I stand to follow him, realize I have forgotten to say good-bye to Thomas and turn to see him already frozen back in place, sat with his hand on his glass.
I turn back to follow the commander who is already half-way to the window, which he walks out through. I follow, realizing at the last second that there is something wrong with my reflection, distorted in the old glass, the distortion is not of my own face but a Eusaivean one.
I stumble out into the car park, my feet stumbling through the brickwork. I stagger to the nearest car, in the plain glass I see my own face reflected, but in the polished metal the illusion breaks down, the Femite made image pixelates. I turn that off at once. The Femites interface protests that Norridi’s authorization code is required. I bypass it, telling my Femites to turn that off, and they do.
As the commander is walking down the street toward the village, I stop and feel my face. The thin lips, hollow cheeks, pointed chin, nostrils but no nose, and the huge eyes. My reflections stare back at me with liquid blue-black almonds for eyes.
“Yes, you’re one of us now, come on!” the commander calls back over his shoulder.
I stumble away slightly, my legs reacting to his command before the rest of my mind has past judgement. Then it does…
“Hell no I won’t, not until you explain something, anything, everything to me,”
“Come on,” he orders turning to face me directly, “we’re on a limited temporal extension here.”
I stand very still, glowering in defiance, not just of his order, but at him, his people, his Machine-god and authority in general.
“Talk and walk?” he tries.
And there I am nodding and stepping across the road, walking in speeding traffic, that just seems to be stood still. I’m across the road before I have even realized that I hadn’t consciously agreed to anything before my body reacted. Time to try that trick back. It’s going to have to be in Eusaivean to work on him, that’s the trick, I’m sure.
I play back some memories of the commands I have been given and responded to, listening to them without the translation software and with.
“Su ipio mino lool sta,” I say, fingers crossed.
“Talk? About what?” Commander Bulit’s eyelids snap closed over the black elongated eyes. He shakes his head, and smile lines appear about his lidded almonds as they snap back open, “oh very well done. You really are one of us now, you know.”
He suddenly barks a laugh, an almost insane noise to be coming from those alien features, grunting and primordial.
“We are all wearing Encounter suits, a completely sealed and safe environment created by our Femites around our bodies. They all look like Eusaivean faces. It helps, take this mission; You and I are about to go and perform what you might call an abduction. Although that, like a lot about us is, almost entirely, a misnomer.”
“We’re going to perform an abduction?”
“I just told you, not really.”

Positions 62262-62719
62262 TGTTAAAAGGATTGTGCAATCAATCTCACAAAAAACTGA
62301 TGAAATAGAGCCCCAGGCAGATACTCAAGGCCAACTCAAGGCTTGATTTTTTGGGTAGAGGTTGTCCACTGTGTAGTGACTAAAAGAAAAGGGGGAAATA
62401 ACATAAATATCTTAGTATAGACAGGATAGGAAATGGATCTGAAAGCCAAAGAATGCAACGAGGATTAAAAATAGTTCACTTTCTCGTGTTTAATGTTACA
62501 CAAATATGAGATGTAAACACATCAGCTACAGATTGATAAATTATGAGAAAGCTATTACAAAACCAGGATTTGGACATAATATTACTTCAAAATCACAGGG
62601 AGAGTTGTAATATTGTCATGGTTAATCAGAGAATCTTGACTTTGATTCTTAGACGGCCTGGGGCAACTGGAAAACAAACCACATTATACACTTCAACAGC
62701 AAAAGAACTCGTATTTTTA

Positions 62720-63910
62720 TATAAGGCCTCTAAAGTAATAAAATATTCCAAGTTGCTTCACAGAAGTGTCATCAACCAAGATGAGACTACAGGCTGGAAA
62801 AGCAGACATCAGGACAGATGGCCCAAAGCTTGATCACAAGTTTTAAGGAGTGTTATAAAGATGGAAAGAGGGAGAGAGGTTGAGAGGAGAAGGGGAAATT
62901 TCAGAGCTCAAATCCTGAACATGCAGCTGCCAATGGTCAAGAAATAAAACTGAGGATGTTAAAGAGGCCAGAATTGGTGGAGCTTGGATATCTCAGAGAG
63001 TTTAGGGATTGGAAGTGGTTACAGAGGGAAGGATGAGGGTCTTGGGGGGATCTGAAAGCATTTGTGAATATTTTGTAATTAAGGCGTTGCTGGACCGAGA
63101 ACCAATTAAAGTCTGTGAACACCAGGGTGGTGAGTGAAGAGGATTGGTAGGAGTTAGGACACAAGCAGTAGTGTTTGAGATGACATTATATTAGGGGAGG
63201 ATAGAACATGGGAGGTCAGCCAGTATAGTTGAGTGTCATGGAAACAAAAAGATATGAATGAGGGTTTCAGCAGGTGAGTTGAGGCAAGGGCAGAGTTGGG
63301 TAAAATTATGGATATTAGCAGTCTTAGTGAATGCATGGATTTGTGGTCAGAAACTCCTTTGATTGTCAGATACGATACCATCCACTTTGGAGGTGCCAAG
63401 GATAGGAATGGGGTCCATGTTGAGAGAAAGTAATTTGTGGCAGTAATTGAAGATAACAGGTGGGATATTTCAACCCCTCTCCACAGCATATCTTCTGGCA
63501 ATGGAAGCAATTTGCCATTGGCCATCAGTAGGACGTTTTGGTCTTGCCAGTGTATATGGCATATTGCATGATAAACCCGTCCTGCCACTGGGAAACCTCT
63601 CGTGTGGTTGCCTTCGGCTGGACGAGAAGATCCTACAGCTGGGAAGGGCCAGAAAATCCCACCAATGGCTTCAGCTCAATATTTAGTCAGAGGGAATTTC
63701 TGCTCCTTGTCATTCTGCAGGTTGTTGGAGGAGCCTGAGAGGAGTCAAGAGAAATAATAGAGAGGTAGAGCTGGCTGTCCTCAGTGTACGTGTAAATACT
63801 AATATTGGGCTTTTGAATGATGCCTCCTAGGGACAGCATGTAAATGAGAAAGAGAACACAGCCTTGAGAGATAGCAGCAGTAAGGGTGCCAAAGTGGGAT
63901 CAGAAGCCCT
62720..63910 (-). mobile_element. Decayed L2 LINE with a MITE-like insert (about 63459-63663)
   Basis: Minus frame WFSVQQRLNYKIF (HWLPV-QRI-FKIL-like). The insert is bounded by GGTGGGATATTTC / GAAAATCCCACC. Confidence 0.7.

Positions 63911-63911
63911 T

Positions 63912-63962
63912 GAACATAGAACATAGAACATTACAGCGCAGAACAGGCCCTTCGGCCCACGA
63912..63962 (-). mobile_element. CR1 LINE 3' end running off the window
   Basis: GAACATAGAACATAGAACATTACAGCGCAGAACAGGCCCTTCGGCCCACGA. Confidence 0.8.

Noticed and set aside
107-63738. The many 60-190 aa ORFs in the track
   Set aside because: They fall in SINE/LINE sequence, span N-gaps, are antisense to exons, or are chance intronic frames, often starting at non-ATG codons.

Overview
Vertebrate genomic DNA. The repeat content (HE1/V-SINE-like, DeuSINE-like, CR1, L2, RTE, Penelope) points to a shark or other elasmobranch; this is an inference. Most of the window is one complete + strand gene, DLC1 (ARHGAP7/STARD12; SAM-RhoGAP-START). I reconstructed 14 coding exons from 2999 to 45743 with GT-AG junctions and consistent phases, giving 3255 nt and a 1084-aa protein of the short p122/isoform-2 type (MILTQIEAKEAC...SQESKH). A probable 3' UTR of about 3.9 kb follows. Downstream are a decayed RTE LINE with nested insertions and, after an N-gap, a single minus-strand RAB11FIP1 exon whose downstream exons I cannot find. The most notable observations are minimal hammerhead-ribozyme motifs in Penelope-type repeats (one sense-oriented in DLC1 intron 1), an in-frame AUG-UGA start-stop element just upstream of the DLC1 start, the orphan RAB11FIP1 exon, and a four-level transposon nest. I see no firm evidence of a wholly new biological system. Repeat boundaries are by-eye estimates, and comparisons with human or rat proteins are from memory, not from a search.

“Okay, wait erm… what?”
“Actually who is better.”
“What? Oh! Who?”
“Ah, there you have it, Desi. One Major Malcolm Anderson, nice chap you’ll probably like him. Five foot eleven, dark hair, grey eyes, nice baritone melodic voice, career Air force, and potential saviour of mankind. This way.” He ducks down a side alley between two buildings. I realize we are walking through the middle of a village. We are in fact headed for what looks like a village hall in full Christmas party mode.
“What is this social event?” Madog asks.
“Christmas party of some sort,” I answer automatically.
“Ah, I understand. Try not to touch anyone,” Madog says as he walks off through the crowd.
“Yeah, right…” I try to pick my way around people, not quite trusting myself to walk through people the same way. The door is blocked by a couple under the mistletoe. Even if time was running normally they still wouldn’t get out of my way. I shrug myself through the wooden exterior of the hall, stepping through a trestle table of food that has been left against the inside wall, piled high with the traditional Christmas party foods. I negotiate my component molecules past the sausage rolls, cocktail sausages, egg and cress triangular cut sandwiches and out into the hall proper. It is heaving, the air heavy with scents of smoke, both cigarette and wood from the huge fireplace, spirit alcohol, mulled wine, beer, cheap perfume, expensive perfumes, aftershaves, hair spray and sweat. I turn and grab some food from the table, wolfing down some sausages and turning my attention to a cheese selection, before I think about the encounter suit. Seems I needn’t have bothered, the suit allows the food in fine, just like the air I’m breathing, it brings it into my time as soon as I touch it. I sweep up a few cubes of interesting looking pale white cheese that have been slain and displayed in the traditional manner of wooden stake through the heart adorned with a second cube of pineapple. Hunger saited I look about for the Commander. I find him staring back at me from over a piano, gesturing madly for me to join him.